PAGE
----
Jordan has taken many measures over the past two decades to protect women and children and prevent domestic violence and physical and sexual abuse. One such measure was the establishment of the Family Protection Department in 1998. The department receives complaints directly from victims or their parents via the toll-free telephone number 911 or by email or a special form on the department’s website. They also receive reports through police stations, other governmental institutions, and non-governmental organizations.
Once complaints are received, specially trained officers conduct recorded interviews with victims that can be used later to present the case in court. Victims undergo medical examinations by specialists from the National Institute for Forensic Medicine. In order to spare victims further emotional distress, the medical examinations are carried out in the department itself rather than in a hospital, unless the victim needs further medical assistance and care. Psychological follow-ups are available for some victims. The department, in cooperation with the Ministry of Social Development and the Jordan River Foundation, makes visits to follow up on certain cases, and some cases are transferred to social-support centres.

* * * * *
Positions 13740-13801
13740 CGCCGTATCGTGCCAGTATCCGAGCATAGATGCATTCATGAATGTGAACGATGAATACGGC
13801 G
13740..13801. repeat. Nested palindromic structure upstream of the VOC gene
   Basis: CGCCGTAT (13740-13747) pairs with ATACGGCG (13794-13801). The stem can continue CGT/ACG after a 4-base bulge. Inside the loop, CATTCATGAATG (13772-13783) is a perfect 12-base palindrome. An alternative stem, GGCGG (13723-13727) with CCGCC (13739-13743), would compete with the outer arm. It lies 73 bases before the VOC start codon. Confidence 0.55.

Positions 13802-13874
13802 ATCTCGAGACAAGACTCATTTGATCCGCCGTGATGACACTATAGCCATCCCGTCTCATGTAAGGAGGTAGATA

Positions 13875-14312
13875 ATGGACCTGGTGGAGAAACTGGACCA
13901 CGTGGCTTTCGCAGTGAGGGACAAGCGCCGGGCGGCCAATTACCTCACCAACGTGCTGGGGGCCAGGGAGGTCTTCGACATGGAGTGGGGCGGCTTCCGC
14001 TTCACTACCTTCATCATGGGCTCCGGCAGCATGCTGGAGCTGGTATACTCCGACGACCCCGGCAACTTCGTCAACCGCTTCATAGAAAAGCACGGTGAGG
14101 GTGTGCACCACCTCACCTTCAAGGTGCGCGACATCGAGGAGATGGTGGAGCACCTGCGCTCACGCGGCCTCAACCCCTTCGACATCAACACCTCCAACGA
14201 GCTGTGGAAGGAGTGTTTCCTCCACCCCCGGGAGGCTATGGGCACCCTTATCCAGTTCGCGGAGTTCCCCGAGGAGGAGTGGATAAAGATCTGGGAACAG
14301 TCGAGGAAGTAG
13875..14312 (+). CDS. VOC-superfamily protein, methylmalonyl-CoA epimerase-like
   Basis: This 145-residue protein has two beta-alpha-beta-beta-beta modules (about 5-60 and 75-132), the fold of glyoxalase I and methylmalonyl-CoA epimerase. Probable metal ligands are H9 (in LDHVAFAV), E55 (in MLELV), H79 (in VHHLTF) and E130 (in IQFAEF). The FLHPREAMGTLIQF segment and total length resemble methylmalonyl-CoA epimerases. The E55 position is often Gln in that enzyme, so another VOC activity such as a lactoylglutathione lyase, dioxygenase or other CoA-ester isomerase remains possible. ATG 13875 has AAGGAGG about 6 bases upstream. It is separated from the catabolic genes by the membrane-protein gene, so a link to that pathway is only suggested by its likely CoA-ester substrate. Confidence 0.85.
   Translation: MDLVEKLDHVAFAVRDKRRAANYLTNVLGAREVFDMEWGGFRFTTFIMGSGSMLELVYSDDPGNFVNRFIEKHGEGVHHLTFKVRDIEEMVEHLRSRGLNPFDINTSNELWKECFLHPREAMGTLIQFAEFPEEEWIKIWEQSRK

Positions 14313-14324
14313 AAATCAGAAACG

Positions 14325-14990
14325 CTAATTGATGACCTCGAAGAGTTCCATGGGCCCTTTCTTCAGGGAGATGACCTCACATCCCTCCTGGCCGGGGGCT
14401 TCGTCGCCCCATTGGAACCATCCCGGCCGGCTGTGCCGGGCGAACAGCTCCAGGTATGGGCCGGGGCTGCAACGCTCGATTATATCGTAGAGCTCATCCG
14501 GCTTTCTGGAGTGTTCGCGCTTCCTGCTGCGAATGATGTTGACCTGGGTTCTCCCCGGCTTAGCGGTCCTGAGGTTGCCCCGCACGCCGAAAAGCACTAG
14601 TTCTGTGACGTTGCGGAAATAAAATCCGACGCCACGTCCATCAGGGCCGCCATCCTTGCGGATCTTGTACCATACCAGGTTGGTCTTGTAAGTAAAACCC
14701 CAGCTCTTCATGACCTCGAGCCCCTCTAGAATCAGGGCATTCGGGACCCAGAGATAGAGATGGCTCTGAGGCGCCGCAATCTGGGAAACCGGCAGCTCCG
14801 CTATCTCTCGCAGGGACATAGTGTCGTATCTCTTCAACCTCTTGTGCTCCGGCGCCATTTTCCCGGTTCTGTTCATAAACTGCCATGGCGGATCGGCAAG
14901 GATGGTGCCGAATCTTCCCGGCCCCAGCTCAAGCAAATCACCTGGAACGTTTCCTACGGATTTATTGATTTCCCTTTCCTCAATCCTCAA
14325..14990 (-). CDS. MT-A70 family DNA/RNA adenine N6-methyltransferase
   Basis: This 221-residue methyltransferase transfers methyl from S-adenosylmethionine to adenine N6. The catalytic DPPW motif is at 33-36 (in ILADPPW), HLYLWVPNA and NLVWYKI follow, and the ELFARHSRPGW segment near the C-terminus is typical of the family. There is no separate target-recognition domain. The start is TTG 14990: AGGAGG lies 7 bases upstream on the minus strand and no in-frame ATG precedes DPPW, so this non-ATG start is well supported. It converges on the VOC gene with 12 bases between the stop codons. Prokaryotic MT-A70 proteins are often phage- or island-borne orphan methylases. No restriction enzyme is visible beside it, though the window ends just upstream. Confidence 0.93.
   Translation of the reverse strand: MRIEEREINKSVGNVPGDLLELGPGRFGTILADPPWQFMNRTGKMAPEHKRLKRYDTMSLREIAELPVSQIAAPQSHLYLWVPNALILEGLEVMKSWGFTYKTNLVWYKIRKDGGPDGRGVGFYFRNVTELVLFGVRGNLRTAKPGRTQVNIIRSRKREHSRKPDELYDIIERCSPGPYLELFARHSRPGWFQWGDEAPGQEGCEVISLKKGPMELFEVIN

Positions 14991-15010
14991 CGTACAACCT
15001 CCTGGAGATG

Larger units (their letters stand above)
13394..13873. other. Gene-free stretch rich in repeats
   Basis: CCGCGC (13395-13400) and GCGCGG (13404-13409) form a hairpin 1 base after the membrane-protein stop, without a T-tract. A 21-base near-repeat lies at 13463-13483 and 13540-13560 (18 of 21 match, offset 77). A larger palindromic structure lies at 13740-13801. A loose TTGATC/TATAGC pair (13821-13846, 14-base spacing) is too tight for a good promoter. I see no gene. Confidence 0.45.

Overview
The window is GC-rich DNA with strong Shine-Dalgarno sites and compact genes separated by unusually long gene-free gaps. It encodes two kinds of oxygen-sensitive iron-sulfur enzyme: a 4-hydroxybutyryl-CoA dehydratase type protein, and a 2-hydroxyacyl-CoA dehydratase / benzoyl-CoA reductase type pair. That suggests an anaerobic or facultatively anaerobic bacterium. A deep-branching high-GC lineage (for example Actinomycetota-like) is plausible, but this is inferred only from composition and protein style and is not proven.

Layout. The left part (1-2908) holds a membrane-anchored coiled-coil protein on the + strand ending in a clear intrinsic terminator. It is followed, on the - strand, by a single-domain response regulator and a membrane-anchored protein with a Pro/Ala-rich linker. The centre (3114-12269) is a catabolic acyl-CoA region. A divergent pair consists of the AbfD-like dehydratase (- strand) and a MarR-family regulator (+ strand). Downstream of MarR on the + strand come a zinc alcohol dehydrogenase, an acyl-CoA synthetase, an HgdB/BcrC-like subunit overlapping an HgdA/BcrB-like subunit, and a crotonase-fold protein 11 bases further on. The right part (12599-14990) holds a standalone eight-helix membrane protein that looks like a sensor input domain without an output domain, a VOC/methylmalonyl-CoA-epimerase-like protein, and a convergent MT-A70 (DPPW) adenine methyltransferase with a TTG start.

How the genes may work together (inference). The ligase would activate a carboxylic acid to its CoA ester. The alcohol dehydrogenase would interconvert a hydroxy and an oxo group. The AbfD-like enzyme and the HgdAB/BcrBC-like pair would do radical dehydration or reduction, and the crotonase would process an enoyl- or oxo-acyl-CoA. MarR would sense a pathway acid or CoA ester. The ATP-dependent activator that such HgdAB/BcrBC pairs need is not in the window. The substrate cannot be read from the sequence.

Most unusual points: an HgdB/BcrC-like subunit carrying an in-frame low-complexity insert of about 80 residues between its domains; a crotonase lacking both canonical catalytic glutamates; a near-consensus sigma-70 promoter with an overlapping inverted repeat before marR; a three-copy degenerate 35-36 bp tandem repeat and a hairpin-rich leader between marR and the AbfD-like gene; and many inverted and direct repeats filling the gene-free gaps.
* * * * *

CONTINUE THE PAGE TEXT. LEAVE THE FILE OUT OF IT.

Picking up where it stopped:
In 2001 the National Council for Family Affairs was established as a national-policy think tank and as a monitoring and advocacy body for family issues. In late 2008, the Public Security Director established a regional training centre to provide training on family protection.
Hani Jahshan, an international expert in combating violence, said that 2,137 cases of sexual abuse and domestic violence were seen at the National Institute for Forensic Medicine in 2010. 36 percent of these cases were of women who were physically assaulted by their husbands, brothers, or sons, while 57 percent were of children who suffered physical abuse, sexual harassment, or neglect.
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